| Michaela Cancela-Kieffer |
MADRID (AFP) – Doctor Lago was with her kids, Doctor Fernandez was at Pilates class and Doctors Arsuaga and De la Calle were eating chocolate ice cream, when the call came about Ebola.
They were taking some down-time after several tough weeks trying in vain to save the lives of two missionaries who caught the disease in Africa – but now it had struck one of their own colleagues.
The infection of a nurse in a hospital in Madrid put the four doctors and their team of about 50 staff in the front line of a worldwide battle against a still incurable disease.
“We are pioneers,” said Fernando de la Calle, 33. “Ebola is very aggressive. It explodes and in a few days it destroys you. Like a tsunami, it devastates everything in its path.”
On October 6, nurse Teresa Romero, 44, became the first person known to have become infected with the haemorrhagic fever outside Africa, where it has killed nearly 4,500 people.
For these doctors who treated the missionaries along with Romero and scores of other staff at the Carlos III hospital, that meant a further step into uncharted territory.
“There has been hardly any research published on Ebola. All that is known about it is contained in about 15 papers,” said Mar Lago, 45. “It is ugly and very clever and it defends itself.”
Lago received the news of Romero’s infection in a text message on her mobile phone.
Marta Arsuaga received it as she was eating chocolate and lemon ice cream at the start of a holiday in Palermo with her colleague and friend De la Calle, 33.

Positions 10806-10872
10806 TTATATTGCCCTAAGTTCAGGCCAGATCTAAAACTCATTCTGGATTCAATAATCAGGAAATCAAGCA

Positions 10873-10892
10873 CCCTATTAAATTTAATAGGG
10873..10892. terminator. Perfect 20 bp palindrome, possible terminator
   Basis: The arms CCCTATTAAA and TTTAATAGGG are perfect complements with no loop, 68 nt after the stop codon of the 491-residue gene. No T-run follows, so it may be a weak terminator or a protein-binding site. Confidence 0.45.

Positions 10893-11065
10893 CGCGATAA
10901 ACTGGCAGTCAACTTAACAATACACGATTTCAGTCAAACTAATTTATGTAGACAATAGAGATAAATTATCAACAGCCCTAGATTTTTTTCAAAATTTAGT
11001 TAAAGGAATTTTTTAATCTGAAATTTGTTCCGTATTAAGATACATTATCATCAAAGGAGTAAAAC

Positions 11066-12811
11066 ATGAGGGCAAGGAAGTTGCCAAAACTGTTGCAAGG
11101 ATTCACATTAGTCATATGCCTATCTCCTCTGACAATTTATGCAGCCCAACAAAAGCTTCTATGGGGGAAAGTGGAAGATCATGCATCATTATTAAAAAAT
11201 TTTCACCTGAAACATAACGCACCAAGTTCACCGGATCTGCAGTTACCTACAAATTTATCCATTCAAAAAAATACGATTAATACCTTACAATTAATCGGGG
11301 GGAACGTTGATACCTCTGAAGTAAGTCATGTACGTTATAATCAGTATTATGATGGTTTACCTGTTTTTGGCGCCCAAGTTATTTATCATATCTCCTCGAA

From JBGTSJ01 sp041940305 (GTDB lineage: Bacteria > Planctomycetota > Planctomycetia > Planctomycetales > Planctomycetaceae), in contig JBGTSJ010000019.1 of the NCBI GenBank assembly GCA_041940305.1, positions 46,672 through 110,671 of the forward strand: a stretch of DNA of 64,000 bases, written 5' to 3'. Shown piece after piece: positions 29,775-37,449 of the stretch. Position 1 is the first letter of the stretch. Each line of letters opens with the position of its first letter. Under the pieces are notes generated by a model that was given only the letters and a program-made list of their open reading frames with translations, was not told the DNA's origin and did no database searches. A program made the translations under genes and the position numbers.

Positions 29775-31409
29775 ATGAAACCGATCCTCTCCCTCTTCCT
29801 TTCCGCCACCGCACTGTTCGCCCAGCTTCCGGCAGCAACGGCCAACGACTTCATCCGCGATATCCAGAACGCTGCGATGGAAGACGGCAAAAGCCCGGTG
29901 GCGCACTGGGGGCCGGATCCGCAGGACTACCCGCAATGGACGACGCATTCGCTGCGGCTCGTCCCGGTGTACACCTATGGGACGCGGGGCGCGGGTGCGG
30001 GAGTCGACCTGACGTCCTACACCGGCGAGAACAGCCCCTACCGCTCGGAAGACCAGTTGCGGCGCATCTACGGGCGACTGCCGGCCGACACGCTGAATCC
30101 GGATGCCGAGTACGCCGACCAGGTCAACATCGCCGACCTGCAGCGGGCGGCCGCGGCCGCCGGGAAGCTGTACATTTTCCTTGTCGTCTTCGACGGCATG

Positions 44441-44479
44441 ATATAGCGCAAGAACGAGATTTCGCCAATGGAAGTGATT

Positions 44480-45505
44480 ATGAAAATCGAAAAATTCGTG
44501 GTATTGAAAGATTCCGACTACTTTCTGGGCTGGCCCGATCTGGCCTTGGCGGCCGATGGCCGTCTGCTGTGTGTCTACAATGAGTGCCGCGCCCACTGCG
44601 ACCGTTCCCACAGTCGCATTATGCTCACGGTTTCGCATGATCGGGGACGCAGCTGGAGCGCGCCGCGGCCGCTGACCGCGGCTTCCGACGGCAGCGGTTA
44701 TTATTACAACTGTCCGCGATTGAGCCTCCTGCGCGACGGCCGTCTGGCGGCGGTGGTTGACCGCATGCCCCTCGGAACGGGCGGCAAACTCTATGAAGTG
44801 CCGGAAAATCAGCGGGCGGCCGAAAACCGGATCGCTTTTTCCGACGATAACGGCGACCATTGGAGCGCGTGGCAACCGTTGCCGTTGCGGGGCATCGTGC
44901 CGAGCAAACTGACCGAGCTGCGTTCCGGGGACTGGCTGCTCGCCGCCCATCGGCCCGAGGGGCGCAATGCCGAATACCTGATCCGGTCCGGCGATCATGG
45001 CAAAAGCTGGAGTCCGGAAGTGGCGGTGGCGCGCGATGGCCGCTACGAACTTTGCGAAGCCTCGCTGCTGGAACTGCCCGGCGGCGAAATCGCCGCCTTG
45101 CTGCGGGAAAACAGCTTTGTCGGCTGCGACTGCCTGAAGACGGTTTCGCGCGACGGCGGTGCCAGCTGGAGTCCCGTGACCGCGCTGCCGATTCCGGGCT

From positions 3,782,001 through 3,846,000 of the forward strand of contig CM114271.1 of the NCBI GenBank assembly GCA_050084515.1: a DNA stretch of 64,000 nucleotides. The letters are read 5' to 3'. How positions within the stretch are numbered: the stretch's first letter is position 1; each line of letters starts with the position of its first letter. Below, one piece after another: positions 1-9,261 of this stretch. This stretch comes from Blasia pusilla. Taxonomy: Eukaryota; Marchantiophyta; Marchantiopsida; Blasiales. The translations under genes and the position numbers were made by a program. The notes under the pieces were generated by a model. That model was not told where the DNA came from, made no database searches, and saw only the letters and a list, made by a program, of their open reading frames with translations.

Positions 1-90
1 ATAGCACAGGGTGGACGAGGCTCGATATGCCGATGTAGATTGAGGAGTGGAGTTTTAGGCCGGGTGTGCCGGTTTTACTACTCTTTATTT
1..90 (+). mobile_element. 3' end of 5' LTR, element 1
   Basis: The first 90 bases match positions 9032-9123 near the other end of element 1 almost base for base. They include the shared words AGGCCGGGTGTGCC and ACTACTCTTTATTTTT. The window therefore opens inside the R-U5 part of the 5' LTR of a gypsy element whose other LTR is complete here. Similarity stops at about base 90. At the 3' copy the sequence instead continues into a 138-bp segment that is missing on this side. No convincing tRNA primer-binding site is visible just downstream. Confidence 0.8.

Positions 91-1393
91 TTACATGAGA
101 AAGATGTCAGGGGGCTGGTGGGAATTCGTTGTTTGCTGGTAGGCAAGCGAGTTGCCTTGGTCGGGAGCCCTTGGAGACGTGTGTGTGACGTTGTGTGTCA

“I said to myself, ‘It’s not possible’,” recalled Arsuaga, 32.
They rushed back to a Madrid gripped by anxiety over Ebola and fears the virus was spreading across Europe.
“It was crazy. The telephones wouldn’t stop ringing. Messages were flying in from all over: family, friends, journalists,” said Belen Fernandez, a 47-year-old biologist.
The doctors hunkered down in Carlos III, working in shifts to save their colleague.
Lago has been working right round the clock three times a week and hardly seeing her teenage son.
“There have been several critical moments. I was on duty one of those nights. Teresa nearly passed away,” she said.
The doctors wear thick, clumsy protective suits to shield them from any bodily fluids that could infect them with the disease.
The suits are difficult to put on and take off and, while wearing one, a doctor’s bedside manner is muted by a face mask.
“You can touch patients but you can’t examine them internally,” Arsuaga explained.
The doctors avoid going into Romero’s room as much as possible, talking to her via an intercom and monitoring her body language on a video screen, in awe of the brutal virus.
Belen prays before starting work, she said.
Fernando said he wasn’t generally religious but now he is carrying in the pocket of his white clinical trousers a rosary he inherited from his grandmother.
Besides fighting for the life of a colleague, the doctors also want to save Teresa so that the experimental treatments they are trying may later be used on patients in Africa in the hope of developing a cure – a professional challenge.
“I like working on acute diseases,” said Lago.
When the first of the two Spanish missionaries was brought back from Liberia with Ebola in August, the team did not know where to turn for information, said De la Calle.
But now they have weekly conference calls with hospitals abroad, organised by the World Health Organisation.
After several tense days, Romero’s condition improved this week.
She has been talking and asking for music and photographs of her loved ones, the doctors said on Thursday, feeling a tinge of hope.
But hours later, their race against the virus sped up again, when three new patients were admitted to the hospital to be tested for Ebola – tests that have since come back negative.